After Trump administration’s restrictions on fetal tissue research, consider these important scientific advances
Fetal tissue research has yielded advances — particularly vaccines — that have saved lives and helped decipher biological mysteries.
President Donald Trump’s announcement Wednesday that scientists who work for the government can no longer conduct research that uses human fetal tissue is being hailed by anti-abortion groups.
But the policy does not apply to privately funded fetal tissue research, and the Health and Human Services Department said that, at least for now, the change will not affect universities that use government funding for fetal tissue research. Nor will it change the fact that research using fetal tissue has yielded advances — particularly vaccines — that save lives and have helped decipher biological mysteries.
During a U.S. epidemic of rubella (German measles) in the mid-1960s, about 31,000 pregnant women infected with the virus suffered stillbirths, gave birth to severely disabled infants, or decided to end their pregnancies. One aborted fetus was sent to Philadelphia’s Wistar Institute, where vaccine pioneer Stanley Plotkin isolated the rubella virus from kidney tissue. He developed the vaccine that is given today by growing the virus in an experimental cell line made from the lungs of an uninfected fetus aborted in Sweden.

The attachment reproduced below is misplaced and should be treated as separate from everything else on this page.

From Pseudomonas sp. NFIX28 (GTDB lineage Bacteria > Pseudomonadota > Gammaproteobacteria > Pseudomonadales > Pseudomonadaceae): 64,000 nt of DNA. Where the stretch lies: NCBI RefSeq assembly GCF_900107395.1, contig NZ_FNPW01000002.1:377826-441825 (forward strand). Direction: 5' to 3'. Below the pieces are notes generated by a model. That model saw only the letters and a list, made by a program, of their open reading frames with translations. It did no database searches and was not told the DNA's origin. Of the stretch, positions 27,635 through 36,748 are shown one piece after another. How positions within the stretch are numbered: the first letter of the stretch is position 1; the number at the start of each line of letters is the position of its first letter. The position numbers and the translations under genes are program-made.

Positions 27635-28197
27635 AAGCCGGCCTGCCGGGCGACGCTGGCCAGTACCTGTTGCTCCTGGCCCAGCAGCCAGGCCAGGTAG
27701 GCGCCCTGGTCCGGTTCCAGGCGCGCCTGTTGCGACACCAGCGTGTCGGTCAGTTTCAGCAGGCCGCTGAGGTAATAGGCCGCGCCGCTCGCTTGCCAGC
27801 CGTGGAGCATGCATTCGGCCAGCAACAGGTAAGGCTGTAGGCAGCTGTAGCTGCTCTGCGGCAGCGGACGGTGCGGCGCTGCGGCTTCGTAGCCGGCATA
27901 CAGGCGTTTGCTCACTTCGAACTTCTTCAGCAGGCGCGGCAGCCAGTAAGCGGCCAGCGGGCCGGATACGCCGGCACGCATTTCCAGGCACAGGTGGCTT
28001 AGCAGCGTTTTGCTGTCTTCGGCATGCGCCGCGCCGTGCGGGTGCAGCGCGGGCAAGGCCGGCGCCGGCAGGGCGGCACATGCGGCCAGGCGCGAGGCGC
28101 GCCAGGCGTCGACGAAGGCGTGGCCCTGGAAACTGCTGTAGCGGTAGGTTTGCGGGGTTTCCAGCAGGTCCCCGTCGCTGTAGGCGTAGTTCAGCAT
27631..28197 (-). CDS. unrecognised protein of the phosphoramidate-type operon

The varicella (chicken pox) vaccine, the hepatitis A vaccine, the original version of the shingles vaccine, and one preparation of the rabies vaccine are all made by growing the viruses in fetal embryo fibroblast cells, according to the vaccine education center of Children’s Hospital of Philadelphia. The fibroblast cells — which hold connective tissue such as skin together — were first obtained from two pregnancies that women chose to end in the early 1960s. Because fetal cells can grow almost indefinitely, “these same cells obtained from the early 1960s have continued to grow in the laboratory and are used to make vaccines today. No further sources of fetal cells are needed to make these vaccines,” CHOP explains.
Experts at Massachusetts Institute of Technology and other centers use fetal tissue to implant the human immune system into mice as a way to study diseases without employing people as test subjects. The scientists add tumors to study the immune system’s response, then test cancer treatments on the mice.
Researchers at the University of California, San Diego have used fetal tissue and cells to study Alzheimer’s disease and spinal cord injury.
Researchers also use fetal tissue to learn about birth defects, as well as the genetic roots of diseases including Down syndrome, sudden infant death syndrome, and eye abnormalities.